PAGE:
Exceptional expertise and care for infectious diseases
Ohio State offers comprehensive infectious diseases care. We treat bacterial, fungal, viral and other infections, as well as general internal medicine issues. We're part of a diverse, multidisciplinary team that includes specialists in pathology, virology, immunology, genetics, heart and lung, cancer and many other areas.
From clinical care and hospitalization to immunization, the road to better health starts here.
Specialized treatment areas include:
- HIV/AIDS and other viral illnesses
- M. tuberculosis
- Non-tuberculosis mycobacterial infections
- Fungal diseases
- Organ transplant care
- Musculoskeletal infections
We provide inpatient and outpatient care in world-class hospitals like the Ohio State Comprehensive Cancer Center – James Cancer Hospital and Solove Research Institute, Ohio State Richard M. Ross Heart Hospital, and in our convenient outpatient clinics.
Hospitalization and Consultation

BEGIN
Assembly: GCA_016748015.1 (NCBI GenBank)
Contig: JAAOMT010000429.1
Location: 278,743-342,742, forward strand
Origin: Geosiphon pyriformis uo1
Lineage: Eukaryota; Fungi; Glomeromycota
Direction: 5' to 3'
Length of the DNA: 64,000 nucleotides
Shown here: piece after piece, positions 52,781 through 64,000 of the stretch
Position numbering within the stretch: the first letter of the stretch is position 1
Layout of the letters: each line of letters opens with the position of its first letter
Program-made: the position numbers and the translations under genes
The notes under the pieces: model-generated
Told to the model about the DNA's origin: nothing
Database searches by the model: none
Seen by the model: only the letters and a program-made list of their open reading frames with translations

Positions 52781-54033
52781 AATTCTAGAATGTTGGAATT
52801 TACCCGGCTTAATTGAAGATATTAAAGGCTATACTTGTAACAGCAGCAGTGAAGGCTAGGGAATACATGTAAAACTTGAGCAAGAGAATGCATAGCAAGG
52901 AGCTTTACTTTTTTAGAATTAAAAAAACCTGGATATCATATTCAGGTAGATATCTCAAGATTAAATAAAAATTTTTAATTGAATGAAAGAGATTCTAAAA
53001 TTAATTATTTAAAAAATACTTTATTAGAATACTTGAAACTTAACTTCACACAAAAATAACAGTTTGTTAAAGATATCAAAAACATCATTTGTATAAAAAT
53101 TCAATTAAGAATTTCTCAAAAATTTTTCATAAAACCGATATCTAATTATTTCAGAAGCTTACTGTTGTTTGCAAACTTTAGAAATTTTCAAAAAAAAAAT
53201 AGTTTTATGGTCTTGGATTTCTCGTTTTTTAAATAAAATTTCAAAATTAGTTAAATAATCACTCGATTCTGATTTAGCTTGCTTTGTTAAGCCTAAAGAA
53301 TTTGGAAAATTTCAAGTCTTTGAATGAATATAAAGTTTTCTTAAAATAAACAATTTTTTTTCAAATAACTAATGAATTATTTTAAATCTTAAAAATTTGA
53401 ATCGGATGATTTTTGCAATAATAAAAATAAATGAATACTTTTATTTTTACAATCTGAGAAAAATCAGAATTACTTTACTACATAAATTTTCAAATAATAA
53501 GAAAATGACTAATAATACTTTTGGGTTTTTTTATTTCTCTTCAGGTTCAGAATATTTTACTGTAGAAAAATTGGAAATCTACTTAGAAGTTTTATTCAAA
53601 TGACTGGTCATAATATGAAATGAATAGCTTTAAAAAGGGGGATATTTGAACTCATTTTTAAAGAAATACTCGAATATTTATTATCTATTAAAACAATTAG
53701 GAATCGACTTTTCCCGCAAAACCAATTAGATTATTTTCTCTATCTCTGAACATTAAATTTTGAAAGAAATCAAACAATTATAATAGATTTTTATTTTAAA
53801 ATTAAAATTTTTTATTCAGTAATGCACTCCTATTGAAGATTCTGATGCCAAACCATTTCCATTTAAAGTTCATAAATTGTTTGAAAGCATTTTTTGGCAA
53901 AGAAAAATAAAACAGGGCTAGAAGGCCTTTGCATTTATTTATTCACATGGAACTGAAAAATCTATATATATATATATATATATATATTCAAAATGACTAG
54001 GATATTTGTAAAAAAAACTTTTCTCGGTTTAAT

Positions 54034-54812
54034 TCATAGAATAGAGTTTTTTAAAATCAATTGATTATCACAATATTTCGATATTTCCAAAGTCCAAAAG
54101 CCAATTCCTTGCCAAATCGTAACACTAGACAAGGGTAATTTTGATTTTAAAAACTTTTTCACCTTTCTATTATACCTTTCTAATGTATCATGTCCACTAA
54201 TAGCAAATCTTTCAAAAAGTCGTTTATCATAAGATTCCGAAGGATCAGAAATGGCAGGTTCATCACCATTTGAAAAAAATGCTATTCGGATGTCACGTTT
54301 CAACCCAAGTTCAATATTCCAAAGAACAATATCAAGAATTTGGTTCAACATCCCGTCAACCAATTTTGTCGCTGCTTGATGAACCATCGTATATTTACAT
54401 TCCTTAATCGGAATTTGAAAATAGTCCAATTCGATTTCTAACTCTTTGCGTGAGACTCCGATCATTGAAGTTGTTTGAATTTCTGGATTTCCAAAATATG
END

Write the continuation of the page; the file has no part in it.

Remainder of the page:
Patients with potential infections may be hospitalized. Some are referred by emergency departments, outpatient clinics or communities. Specialized inpatient services include:
- Surgical, medical and cardiac intensive care
- Neurosurgical care for patients transitioning out of intensive care
- Bone marrow, heart, lung, liver, kidney and pancreas transplantation and care
Outpatient Clinical Care
Ohio State offers clinical care for HIV and varied infectious diseases, plus hospitalization, if needed. There is also an on-site AIDS Clinical Trials Unit.
Infectious diseases, also called communicable diseases, kill more people worldwide than any other single cause. They're caused by microscopic germs living in the air, soil and water. You can get infected by touching, eating, drinking or breathing something containing a germ. Germs can also spread through animal and insect bites, kissing and sexual contact. Vaccines, proper hand washing and medicines can help prevent infections.
There are four main kinds of germs:
- Bacteria – one-celled germs that multiply quickly and may release chemicals which can make you sick
- Viruses – capsules that contain genetic material, and use your own cells to multiply
- Fungi – primitive plants, like mushrooms or mildew
- Protozoa – one-celled animals that use other living things for food and a place to live
Source: National Institutes of Health (NIH): National Institute of Allergy and Infectious Diseases